First of all, initially we thought that we can just create the above HTML structure and React will fill in the missing elements only, but few hours and errors later we figured out that React needs whole React-generated HTML in order to hydrate.

Step One

Return what we have as HTML from the backend and the initial structure looks like that:

<html>
  <head>
    Some meta, CSS, scripts, third-parties etc.
  </head>
  <body>
    <div id="app-shell">Static Header</div>
    <div id="app-container">
      Content between header and footer
    </div>
    <div id="app"></div>
    <script src="OUR_INITIAL_REACT_BUNDLES"></script>
  </body>
</html>

Step Two

Our initial App architecture is like this:

App.js:

class App extends Component {
  render() {
    <div className='app-root' >
      <RouteList {...this.props} />
    </div>
  }
}

RouteList.js

class RouteList extends Component {
  render() {
    return (
      <React.Fragment>
        <Header />
        <div className="app-container">
          <React.Suspense fallback={<span />}>
            <Route exact path='/' render={(props) => <Category {...props} />} />
            etc.
          </React.Suspense>
        </div>
      </React.Fragment>
    )
  }
}

When React is ready, in RouteList we delete the app-container and app-shell divs from Step one and let our <Category /> component get the HTML again by making a request to the JSON API and render it.

Something like this:

class RouteList extends Component {
  componentDidMount() {
    let elem = document.getElementById('app-shell');
    elem.parentNode.removeChild(elem);
    elem = document.getElementById('app-container');
    elem.parentNode.removeChild(elem);
  }

  render() {
    return (
      <React.Fragment>
        <Header />
        <div className="app-container">
          <React.Suspense fallback={<span />}>
            <Route exact path='/' render={(props) => <Category {...props} />} />
            etc.
          </React.Suspense>
        </div>
      </React.Fragment>
    );
  }
}

Then we have our first Partial SSR!

Step Three

The second step makes an additional request to get the same content that it’s deleting, so we have changed the HTML returned from the first request:

<html>
  <head>
    Some meta, CSS, scripts, third-parties etc.
  </head>
  <body>
    <div id="app-shell">Static Header</div>
    <div id="app-loader"></div>
    <script>
    const appContainer = {
      html: '<div id="app-container">Content between header and footer</div>'
    };
    const appLoaderElement = document.getElementById('app-loader');
    appLoaderElement.innerHTML = decodeURIComponent(appContainer.html);
    </script>
    <div id="app"></div>
    <script src="OUR_INITIAL_REACT_BUNDLES"></script>
  </body>
</html>

Then again in the RouteList component, we delete the app-loader div but the <Category /> component checks if appContainer is not empty and get the HTML from it and not make an additional request. (Yup, we know, it is ugly.)

The result is this timeline:

react partial SSR white gap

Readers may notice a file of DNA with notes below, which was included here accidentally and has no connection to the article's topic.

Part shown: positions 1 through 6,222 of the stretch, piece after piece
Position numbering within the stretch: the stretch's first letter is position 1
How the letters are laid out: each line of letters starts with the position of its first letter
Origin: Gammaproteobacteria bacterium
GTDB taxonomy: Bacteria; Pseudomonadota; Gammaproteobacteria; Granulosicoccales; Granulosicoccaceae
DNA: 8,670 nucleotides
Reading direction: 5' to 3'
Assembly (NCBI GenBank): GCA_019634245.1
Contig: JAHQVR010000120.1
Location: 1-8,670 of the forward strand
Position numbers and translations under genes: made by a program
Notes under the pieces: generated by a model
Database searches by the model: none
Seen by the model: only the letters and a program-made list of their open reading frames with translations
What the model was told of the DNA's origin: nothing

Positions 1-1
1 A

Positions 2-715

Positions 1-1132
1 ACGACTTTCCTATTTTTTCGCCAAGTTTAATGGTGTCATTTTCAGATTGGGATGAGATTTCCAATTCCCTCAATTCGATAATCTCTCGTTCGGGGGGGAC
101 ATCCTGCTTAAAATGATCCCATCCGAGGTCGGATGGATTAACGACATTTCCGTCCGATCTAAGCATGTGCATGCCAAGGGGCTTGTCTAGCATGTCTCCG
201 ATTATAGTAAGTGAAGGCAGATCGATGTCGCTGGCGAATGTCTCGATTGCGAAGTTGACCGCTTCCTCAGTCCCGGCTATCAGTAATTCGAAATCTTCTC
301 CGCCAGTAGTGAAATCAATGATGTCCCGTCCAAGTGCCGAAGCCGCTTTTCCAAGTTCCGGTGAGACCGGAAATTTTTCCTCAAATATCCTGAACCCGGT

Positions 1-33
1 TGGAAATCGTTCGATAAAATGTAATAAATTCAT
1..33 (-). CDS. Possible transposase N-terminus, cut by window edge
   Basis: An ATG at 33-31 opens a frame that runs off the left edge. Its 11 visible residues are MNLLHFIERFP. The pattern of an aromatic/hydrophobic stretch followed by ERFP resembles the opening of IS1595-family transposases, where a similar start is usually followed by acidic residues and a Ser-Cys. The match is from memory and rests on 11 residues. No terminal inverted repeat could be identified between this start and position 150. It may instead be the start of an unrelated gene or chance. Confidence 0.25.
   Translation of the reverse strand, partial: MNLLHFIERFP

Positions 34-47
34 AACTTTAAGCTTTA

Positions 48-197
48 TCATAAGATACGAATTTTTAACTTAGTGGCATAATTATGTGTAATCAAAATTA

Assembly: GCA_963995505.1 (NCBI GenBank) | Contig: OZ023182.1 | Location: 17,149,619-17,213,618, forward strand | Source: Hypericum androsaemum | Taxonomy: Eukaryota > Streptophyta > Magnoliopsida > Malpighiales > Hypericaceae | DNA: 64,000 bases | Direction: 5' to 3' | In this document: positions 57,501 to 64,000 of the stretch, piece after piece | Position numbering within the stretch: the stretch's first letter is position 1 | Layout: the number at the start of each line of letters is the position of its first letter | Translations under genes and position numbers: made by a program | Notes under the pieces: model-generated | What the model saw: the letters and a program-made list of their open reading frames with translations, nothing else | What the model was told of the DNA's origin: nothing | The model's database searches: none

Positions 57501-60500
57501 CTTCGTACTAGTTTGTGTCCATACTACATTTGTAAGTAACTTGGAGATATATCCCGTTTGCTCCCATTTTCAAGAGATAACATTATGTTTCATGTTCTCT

(Final) Step Four

That white gap that you see above is ruining all our previous efforts, the SpeedIndex and LCP won’t improve because of the gap and, more importantly, it’s really awful for the user.

This is happening because we use React.lazy() and <Suspense> on routing level for components that are not <Header> and we are passing an empty <span> to the fallback attribute, so while React is waiting the <Category /> to load, it shows empty span below the Header.

<React.Fragment>
  <Header />
  <div className="app-container">
    <React.Suspense fallback={<span />}>
      <Route exact path='/' render={(props) => <Category {...props} />} />
      etc.
    </React.Suspense>
  </div>
</React.Fragment>

To fix the gap we pass the JS global variable containing the HTML as the fallback:

<React.Fragment>
  <Header />
  <div className="app-container">
    <React.Suspense fallback={ <div dangerouslySetInnerHTML={ __html: decodeURIComponent(appContainer.html) } } >
      <Route exact path='/' render={(props) => <Category {...props} />} />
      etc.
    </React.Suspense>
  </div>
</React.Fragment>

dangerouslySetInnerHTML is not good practice at all, it can expose you to cross-site-scripting attack but we don’t have any other choice here except to live with it for now 🙂

And the result:

react partial SSR without white gap

The Performance improvements

While the above code is not the prettiest one, our performance improvements are significant for Homepage and Category Landing Pages:

FMP and FCP results

Lighthouse results

Thank you for reading this long article, I will be happy if you have any comments or suggestions 🙂

ABOUT THE AUTHOR
Lyubomir Angelov

Lyubomir Angelov (@angelovcode) is a Web Performance enthusiast working as Development Team Leader at Isobar Commerce. Contributing to the web since 2007 he went through hundreds of platforms and solutions. He is passionate to work with people to build great platforms. Perfectionist, sports man and tries to learn lock picking.